Expectations & Assumptions
Communication is one of those things that people often mess up with expectations and assumptions. We expect people to respond to our communications in a certain way and when they don’t many people don’t know what to do. Assumptions are equally as good at messing up communications as well. But the good thing is, they don’t have to with a few little changes in our thinking.
I read an article recently by a journalist who shared a personal story relating to a miscommunication between her and her husband. Only I felt her conclusions to her story were missing a key point. She made assumptions that impacted her expectations and created the problem. Basically the short side of the story was this. The journalists husband was given the afternoon off because of a job well done on a recent project. He called his wife and told her about the nice reward. She decided to cancel her afternoon, pick their daughter up from school, ran by the grocery store and planned a nice special afternoon for the entire family. The time went by when her husband should have been home, but he had not arrived. Of course she tried to contact him on his cell phone, but there was no answer. Another hour went by and she was becoming angry. Two hours went by and her anger grew. Finally after 3 hours, in walks her husband all smiles and happy only to be met with her anger. She laid into him and in his defense he reciprocated the anger. In the argument he announced that his phone died and he didn’t have a way to charge it. Ok that explained the cell phone. His delay in coming home occurred because he took the opportunity to get a hair cut and stop by a store for shaving cream on his way home. Ok that explains where he was.
The journalist completed the synopsis of the story by stating that the two of them agreed to remain in contact and tell each other exactly what was going on when schedules change. Ok..what?! Let’s back up a second. She made an assumption, didn’t tell him she changed her plans and scheduled him for a family afternoon. Yet it was some how his fault for not showing up for an activity he knew nothing about in the first place. What?!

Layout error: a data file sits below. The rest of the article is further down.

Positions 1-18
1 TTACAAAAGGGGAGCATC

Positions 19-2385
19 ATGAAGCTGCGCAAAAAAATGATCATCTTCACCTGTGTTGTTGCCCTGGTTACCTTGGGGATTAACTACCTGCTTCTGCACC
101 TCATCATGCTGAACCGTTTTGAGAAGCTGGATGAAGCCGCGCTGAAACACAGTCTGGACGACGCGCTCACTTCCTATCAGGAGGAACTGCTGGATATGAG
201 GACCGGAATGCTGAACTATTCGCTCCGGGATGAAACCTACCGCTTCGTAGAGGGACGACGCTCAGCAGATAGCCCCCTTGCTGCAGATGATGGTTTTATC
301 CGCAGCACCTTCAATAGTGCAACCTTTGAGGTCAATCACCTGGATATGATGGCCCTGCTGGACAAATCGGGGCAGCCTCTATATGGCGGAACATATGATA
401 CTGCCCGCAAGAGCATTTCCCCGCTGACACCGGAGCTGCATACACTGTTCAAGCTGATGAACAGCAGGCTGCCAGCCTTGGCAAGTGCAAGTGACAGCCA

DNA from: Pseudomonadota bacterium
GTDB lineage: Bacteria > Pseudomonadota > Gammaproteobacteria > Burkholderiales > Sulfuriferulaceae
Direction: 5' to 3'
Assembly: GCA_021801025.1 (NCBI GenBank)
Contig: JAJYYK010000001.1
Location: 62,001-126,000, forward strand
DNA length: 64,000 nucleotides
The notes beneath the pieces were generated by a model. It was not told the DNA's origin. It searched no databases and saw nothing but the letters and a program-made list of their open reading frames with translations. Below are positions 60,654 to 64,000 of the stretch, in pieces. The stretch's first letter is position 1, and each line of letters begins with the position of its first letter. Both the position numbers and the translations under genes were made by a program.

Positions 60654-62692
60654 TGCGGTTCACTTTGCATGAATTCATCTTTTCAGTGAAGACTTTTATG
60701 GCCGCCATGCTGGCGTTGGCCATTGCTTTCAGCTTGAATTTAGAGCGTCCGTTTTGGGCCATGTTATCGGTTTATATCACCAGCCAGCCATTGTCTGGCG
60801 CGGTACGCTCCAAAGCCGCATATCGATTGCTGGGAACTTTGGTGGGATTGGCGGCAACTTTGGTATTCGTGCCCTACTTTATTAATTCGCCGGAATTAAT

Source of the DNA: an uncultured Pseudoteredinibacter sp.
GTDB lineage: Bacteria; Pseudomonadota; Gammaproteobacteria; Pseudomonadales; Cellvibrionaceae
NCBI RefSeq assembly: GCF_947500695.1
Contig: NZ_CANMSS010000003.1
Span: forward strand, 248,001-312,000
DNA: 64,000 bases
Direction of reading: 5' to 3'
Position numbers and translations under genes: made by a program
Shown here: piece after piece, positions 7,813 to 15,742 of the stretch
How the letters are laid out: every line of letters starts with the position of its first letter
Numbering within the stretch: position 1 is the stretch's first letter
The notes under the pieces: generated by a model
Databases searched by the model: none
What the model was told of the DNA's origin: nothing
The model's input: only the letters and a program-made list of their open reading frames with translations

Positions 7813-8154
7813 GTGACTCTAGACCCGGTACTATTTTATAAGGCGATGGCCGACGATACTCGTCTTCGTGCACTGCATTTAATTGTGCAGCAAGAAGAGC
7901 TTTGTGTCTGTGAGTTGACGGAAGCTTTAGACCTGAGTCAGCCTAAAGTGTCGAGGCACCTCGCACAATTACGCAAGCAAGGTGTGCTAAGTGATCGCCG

Here’s where assumptions get the better of us. We often hear something and make assumptions about what we heard. Based on those assumptions we make choices or changes in our day that culminate in an expectation. If the expected result does not occur who’s really to blame here? Did the journalist really have the right to get angry and take her frustration out on her husband? Sure he could have told her what he was going to do, but what if he hadn’t thought about his free afternoon until after he left the building. Many of us have done that. With a dead cell phone, how would he notify her about his new plans?
No matter what the scenario you paint here, I’m left asking, why should he notify her in the first place. It’s his free afternoon and while she may be his wife/partner does anyone want to be controlled every moment of the day and required to ‘check in’ with their spouse? It’s a solution that isn’t feasible or reasonable when put into practice.
The real problem here is that the journalist chose to get angry when her plans, that she didn’t share, failed to pan out. Her expectation of always being able to get hold of her husband exacerbated the anger. The onus is on her and not him at all. Planning the afternoon was a nice gesture. But her problem wasn’t that the plan didn’t work out, it was in the assumption she made and expectation she formed.
A friend of mine told me a long time ago “the moment you Expect anything from someone else, you’re setting them up to fail”. Inevitably when your expectation isn’t meet, you allow anger or hurt feelings take over and dictate your response.
One of the other big issues behind assumptions and expectations often comes from the idea that your partner/family knows how you feel every moment of the day. How many times have you heard someone say “He’s my husband, he should know how I feel and what I want”? Really? Why? Because he can read your mind? Like you can actually read his? This is the most common communication problem with couples. Holding the expectation that your partner knows everything about you, what you’re thinking and what you want. That assumption is the number one issue that begins the downfall of all failed relationships.
So let’s be clear here, no one knows how you feel or what you want by osmosis. If you need a hug, you’re going to have to ask for it. If you make the assumption that others should know it and you expect a hug out of the blue, then you’re going to be disappointed. Another issue relating to this are the people who say “I left a ton of hints”. Again you’re making an assumption and expecting your partner to clearly get the hint and do what you want or need them to do for you. Your expectation is indeed setting them up to fail. So don’t get angry or feel hurt when they don’t get it.
Whither you’re talking to your family, a partner or friend, if you need something you’re going to have to verbalize it. When you’re talking to your romantic partner you should be able to express your feelings and needs without fear or embarrassment. If you can’t, there’s a bigger issue going on than just communication. But for those people who can share anything openly and with total trust, nothing is off-limits and you each can find a way to discuss your needs, desires, plans, feelings or whatever you need to discuss. You’ll have a closer relationship that is based not only on trust, but also on deeper communication.
© 2012 Springwolf, D.D., Ph.D., Springwolf Reflections / Spring’s Haven, LLC. All Rights Reserved.